Iran's Nukes, Bush's Dukes
January 28, 2007
by William P. Meyers

Iran used to be called Persia and it was a great power long before Jesus was born. At times it was conquered and incorporated into other empires; at times it was the center of an extensive empire itself. In the process it became predominantly Shiite Moslem in religious faith. European imperial powers began nibbling at the edges of Persia as early as the 17th century, mostly at seaports. The traditional autocrat, the Shah, was forced into a constitutional role in 1906, so the Iranians have a tradition of democracy dating from at least that time.

But unfortunately oil was discovered by the British in 1908 just after they had agreed with Russian to divide Iran into spheres of influence. Both countries occupied Iran during World War I, then did it again during World War II. In theory Iran regained its independence at the end of World War II and was ruled by Mohammed Reza Shah Pahlavi with a parliamentary system. The democratic faction tried to nationalize the oil industry in 1951, which led to a U.S. and British supported coup in 1953. An international consortium was given the right to run the Iranian oil field for 25 years.

Dissatisfaction with the Shah's regime grew over time. The Shah tried to modernize Iran, which had two effects. It created a large group of people who thought modernization should include ideas like democracy, free speech, and an end to corruption. And it created another group of people who liked the older, stricter Moslem religious ways. This eventually led to the Islamic Revolution of 1979. It is important to note that the Islamicists did not set up a dictatorship; they set up a democracy.

The U.S. and Britain were pissed off that their puppet Shah had been overthrown and were worried about their oil interests. So they paid Iraq, led by Saddam Hussein, to invade Iran in 1980. In 1988 the US committed a terroristic act, the shooting down of a civilian Iranian passenger jet, Flight 655. When the tables turned and Iraq was clearly losing the war, a peace agreement was reached through the UN, which as usual had done nothing to protect Iran from the US and its allied and puppet fellow-predators.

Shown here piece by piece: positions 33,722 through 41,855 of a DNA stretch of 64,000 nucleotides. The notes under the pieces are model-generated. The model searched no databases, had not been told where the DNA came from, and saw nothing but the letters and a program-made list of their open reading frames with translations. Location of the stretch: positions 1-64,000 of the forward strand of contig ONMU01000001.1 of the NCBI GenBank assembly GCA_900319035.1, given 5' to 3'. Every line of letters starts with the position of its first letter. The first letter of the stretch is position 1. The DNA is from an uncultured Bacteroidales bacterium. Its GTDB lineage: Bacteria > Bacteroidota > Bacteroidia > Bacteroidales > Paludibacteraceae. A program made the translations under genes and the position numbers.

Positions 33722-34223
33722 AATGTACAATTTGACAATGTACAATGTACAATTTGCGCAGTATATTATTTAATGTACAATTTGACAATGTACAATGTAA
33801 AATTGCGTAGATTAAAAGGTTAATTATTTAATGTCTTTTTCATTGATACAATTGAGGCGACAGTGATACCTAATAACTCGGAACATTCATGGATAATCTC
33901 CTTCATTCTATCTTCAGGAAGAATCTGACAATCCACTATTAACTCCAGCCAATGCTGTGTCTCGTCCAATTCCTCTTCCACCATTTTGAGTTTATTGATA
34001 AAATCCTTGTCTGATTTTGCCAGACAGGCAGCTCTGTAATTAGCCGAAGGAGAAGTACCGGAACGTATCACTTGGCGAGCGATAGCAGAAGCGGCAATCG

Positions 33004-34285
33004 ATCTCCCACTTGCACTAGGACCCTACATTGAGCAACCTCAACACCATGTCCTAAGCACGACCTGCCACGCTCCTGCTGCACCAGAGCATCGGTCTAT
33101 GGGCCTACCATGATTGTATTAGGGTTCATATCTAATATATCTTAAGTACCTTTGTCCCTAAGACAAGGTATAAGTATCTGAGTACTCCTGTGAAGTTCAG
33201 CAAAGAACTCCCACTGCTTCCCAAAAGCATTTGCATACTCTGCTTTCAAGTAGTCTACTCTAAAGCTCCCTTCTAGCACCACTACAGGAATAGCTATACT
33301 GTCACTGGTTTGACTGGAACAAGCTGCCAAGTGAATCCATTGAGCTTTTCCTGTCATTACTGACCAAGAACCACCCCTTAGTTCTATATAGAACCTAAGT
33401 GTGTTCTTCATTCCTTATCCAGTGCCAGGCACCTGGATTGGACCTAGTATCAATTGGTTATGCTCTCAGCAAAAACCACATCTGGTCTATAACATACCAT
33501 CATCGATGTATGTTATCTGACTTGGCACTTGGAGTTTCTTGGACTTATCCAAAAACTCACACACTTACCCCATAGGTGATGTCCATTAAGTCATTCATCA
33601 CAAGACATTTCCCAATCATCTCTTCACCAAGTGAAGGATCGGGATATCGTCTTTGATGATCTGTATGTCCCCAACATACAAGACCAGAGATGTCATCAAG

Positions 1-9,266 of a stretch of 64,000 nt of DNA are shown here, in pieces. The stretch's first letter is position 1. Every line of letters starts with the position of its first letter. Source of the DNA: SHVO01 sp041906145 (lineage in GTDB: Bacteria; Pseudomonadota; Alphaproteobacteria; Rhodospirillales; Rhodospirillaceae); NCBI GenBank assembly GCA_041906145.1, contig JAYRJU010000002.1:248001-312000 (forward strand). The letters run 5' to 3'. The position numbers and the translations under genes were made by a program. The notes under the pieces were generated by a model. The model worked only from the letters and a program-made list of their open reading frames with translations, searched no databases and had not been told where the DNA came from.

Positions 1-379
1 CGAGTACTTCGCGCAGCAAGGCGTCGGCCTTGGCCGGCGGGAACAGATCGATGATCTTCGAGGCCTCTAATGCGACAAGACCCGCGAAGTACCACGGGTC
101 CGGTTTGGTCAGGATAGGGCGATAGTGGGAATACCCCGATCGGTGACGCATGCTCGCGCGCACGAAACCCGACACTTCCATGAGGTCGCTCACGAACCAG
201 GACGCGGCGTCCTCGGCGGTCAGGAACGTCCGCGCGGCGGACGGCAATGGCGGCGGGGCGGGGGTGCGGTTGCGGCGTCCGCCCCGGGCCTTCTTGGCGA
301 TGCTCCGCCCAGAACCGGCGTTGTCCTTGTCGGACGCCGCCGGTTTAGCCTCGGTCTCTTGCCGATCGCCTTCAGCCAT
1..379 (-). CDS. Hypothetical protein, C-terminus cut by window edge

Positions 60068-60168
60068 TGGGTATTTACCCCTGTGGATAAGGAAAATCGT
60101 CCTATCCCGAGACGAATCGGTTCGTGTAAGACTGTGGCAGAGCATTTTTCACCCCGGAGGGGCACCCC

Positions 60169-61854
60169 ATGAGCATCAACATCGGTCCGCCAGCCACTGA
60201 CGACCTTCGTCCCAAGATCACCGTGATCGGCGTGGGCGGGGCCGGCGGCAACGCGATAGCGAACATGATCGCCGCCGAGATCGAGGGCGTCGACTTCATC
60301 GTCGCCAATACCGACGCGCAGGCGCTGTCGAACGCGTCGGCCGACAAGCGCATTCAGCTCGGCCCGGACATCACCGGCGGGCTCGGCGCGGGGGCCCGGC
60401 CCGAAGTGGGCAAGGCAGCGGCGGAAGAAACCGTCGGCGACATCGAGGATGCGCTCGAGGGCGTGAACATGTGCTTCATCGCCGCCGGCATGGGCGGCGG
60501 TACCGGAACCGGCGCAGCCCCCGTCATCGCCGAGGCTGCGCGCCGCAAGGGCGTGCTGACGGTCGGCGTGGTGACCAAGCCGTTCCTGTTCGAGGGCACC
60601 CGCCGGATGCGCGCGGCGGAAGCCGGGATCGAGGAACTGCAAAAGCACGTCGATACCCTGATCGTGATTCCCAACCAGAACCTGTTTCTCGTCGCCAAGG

Given both that history and the U.S. habit of using force to grab whatever it wants in the world, it isn't hard to understand Iran's diplomatic relationships with the other nations of the world.

I am not in favor of an extension of nuclear power. I am for nuclear disarmament. But I haven't been able to convince my fellow Americans to dismantle our nuclear weapons. Or our non-defensive, non-nuclear military equipment. I live in an aggressor state that has been alternately run by two War Crimes parties since its birth. We have never had a party of peace in power in the United States of America.

Bush haters should be aware that George W. Bush is no different that prior Democratic Party and Republican Party presidents. Bashing Bush as Bush just plays into the hands of the Democratic Party, the worst party in the history of the world (in terms of war crimes committed) with the exception of the Tory Party in Great Britain.

I hope Iran is able to avoid armed confrontation with the USA, for their sake and ours. I don't expect them to be the pushover that Iraq turned out to be. Iran is better governed; it has a larger population (68.9 million v. 25.2 and declining in Iraq); and a much larger land mass.

The problem for Iran is that the USA is a notorious aggressor and bully. So they can't just play nice. First we'll demand they stop nuclear development, then we'll demand their oil, then to set up a puppet government to our liking, then we'll use them as an economic equivalent of a sex-slave. So they need to make life difficult for the US in Iraq; they need to cooperate with the still-rare nations that have stood up to the US, such as Venezuela and Syria.

And what the ethical citizens of the US need to do is oust not just the current administration but the two-party system. Right now the only viable alternative to the war crimes parties is the Green Party. So I'm going to start writing more about the Green Party in future blogs and under the Politics section of this web site.

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